It takes some serious balls to dedicate a portion of what precious little time you have at E3 to talk about something that isn’t a game. It takes even bigger ones to then have someone come out on stage whom isn’t a one-person-hype machine and can speak to the tech behind what I believe to be Bethesda’s most exciting announcement, Orion.
Described as a “collection of software technologies” the patented Orion framework has been designed to enhance game-engines streaming capabilities. Rather than focusing on competing in what’s already a rapidly crowding cloud-streaming market the engineers at id Software have developed new tech that promises to dramatically reduce latency by up to 20% per frame and save up to 40% in bandwidth.
The genius of their work is in making Orion both game-engine and platform agnostic. Developers can easily incorporate the Orion SDK into their game, which then automatically enhances its online streaming capabilities regardless of its engine.
The Orion tech doesn’t replace the need for high quality, reliable internet but it does go a long way to extending its reach. Gamers who’d previously been beyond the geographical reach of game streaming services are now be afforded the option to at least try with Orion enabled titles.
A recent demonstration of Orion involved running Doom 2016 from Maryland connected to three Amazon data centres at varying distances. One was in the same city around 50km away, another in Virginia over 450km away and the last in Germany a long, long f#$king way away.
Close to home the game ran perfectly, as you’d expect, but even still differences between the game streaming with Orion enabled and not were vast. In total there was a 30% reduction of bandwidth and on the hardware in the data centre, 30% less GPU time & 22% faster video encoding.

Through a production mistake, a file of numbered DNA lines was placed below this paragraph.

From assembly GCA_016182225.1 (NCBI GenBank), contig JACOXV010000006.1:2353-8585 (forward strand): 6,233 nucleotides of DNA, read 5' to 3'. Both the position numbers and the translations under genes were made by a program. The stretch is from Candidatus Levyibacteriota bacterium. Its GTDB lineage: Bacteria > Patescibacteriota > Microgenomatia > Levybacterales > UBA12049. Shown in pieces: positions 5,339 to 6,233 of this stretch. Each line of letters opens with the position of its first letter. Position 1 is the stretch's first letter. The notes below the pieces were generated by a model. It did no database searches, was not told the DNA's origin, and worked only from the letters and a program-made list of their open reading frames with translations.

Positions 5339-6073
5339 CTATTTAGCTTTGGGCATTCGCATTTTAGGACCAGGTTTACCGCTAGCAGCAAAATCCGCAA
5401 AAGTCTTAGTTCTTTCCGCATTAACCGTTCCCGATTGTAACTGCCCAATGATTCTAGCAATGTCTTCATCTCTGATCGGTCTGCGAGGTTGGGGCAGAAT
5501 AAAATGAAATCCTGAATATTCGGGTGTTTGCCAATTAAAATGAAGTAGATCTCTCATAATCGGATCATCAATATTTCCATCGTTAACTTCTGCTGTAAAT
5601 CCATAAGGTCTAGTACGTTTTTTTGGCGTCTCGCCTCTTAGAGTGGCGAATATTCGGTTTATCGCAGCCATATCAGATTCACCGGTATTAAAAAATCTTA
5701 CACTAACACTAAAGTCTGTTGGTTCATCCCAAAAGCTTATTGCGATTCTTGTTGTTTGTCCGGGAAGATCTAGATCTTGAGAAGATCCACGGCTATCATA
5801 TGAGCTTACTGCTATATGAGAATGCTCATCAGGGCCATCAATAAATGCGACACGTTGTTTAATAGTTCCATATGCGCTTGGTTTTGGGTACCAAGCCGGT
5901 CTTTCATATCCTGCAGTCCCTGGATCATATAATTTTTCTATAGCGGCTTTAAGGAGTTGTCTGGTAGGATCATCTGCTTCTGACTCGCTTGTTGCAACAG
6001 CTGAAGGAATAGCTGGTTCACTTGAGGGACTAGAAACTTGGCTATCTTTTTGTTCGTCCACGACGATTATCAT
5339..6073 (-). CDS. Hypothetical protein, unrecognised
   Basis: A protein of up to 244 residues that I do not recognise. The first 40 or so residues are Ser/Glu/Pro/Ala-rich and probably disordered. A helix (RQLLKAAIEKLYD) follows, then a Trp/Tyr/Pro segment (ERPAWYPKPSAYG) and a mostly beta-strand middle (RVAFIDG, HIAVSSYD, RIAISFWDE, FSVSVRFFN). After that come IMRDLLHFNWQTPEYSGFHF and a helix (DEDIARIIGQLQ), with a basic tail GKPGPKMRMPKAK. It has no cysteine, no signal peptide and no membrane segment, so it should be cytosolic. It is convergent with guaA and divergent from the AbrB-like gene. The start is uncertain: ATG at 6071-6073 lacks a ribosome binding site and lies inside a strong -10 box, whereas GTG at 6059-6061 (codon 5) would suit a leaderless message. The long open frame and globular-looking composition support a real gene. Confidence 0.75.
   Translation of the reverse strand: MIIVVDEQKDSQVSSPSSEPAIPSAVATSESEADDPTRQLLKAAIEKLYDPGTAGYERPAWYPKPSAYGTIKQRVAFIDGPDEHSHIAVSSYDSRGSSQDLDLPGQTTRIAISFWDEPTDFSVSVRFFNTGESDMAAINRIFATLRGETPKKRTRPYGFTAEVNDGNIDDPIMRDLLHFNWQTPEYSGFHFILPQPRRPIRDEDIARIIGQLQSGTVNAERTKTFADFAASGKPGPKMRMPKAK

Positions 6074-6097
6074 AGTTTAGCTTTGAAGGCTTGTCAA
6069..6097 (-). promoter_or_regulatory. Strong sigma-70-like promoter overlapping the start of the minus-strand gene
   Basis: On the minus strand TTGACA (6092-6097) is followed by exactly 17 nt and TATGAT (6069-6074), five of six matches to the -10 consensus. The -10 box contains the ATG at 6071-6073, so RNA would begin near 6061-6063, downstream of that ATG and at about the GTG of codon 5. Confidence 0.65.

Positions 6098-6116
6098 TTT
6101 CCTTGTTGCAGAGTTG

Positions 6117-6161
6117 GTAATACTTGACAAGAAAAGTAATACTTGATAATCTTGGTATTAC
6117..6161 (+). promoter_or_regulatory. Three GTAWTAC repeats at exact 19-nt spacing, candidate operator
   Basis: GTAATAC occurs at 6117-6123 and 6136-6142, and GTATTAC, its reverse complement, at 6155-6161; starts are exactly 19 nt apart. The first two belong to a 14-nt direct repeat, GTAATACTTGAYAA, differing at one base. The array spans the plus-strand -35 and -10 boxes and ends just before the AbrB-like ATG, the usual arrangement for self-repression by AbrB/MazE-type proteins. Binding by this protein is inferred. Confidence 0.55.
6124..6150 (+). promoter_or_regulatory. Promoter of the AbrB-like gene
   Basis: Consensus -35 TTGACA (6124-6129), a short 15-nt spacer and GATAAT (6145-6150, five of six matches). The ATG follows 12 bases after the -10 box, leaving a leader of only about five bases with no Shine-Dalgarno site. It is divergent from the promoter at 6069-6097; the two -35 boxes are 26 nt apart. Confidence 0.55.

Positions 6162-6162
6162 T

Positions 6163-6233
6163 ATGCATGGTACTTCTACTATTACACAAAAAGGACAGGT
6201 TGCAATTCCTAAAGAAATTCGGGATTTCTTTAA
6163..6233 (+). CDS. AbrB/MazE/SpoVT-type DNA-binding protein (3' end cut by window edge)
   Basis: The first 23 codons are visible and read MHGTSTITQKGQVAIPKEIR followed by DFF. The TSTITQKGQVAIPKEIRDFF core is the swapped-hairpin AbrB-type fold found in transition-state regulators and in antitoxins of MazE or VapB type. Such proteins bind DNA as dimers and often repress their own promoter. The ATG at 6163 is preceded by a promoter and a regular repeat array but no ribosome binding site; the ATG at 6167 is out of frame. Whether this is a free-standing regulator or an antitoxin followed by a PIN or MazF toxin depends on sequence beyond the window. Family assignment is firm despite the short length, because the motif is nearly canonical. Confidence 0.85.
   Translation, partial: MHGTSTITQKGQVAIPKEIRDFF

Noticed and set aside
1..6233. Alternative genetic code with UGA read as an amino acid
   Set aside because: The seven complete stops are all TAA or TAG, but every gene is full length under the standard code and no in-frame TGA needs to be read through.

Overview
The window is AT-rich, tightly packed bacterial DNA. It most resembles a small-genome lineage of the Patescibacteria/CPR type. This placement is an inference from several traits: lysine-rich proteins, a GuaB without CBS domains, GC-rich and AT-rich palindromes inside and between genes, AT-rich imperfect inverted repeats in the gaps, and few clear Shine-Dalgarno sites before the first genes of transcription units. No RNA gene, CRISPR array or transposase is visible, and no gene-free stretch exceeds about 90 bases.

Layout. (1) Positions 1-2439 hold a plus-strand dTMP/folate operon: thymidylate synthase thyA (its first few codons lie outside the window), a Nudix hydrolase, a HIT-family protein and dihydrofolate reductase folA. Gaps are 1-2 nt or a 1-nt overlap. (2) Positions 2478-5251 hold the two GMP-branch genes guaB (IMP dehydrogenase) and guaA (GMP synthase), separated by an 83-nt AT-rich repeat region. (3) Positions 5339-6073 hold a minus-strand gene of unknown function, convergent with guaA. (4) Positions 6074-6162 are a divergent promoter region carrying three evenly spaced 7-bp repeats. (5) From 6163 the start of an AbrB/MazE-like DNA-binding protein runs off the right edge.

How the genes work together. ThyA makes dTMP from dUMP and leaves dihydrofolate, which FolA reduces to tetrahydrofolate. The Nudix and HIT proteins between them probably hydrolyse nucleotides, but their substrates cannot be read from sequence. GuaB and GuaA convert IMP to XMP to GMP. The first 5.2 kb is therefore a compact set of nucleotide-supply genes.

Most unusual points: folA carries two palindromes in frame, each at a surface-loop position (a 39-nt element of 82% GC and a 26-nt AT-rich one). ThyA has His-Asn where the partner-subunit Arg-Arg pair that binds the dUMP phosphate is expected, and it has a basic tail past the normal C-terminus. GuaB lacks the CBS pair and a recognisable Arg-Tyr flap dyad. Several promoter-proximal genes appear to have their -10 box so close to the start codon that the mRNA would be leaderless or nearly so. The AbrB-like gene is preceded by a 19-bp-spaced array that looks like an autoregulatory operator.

The Virginian connection represents a more likely distance scenario for most folks. Normally a game streaming at that distance is borderline unplayable, but with Orion enabled was reportedly identical to its Maryland counterpart.
Germany was of course a pipe-dream, meant to showcase more that it could be attempted rather than successfully played. Sorry folks, Australia isn’t going to be streaming from the US or Singapore, but we do have AWS in Sydney & Microsoft Azure (in different capacities) in Melbourne, Canberra & Sydney.
Of course Bethesda’s E3 showcase wasn’t entirely about streaming and beyond the expected updates and assurances that Starfield and ES6 are definitely being worked on (but likely to land on next-gen consoles), they surprised us with not one but two new IPs.
Both Deathloop, a first-person time looping shooter from Arkane Lyon and Ghost Wire: Tokyo an action-adventure game from Tango Gameworks, look incredible. Details surrounding them are scarce though meaning that for now, we’ll have to let their trailers speak for themselves.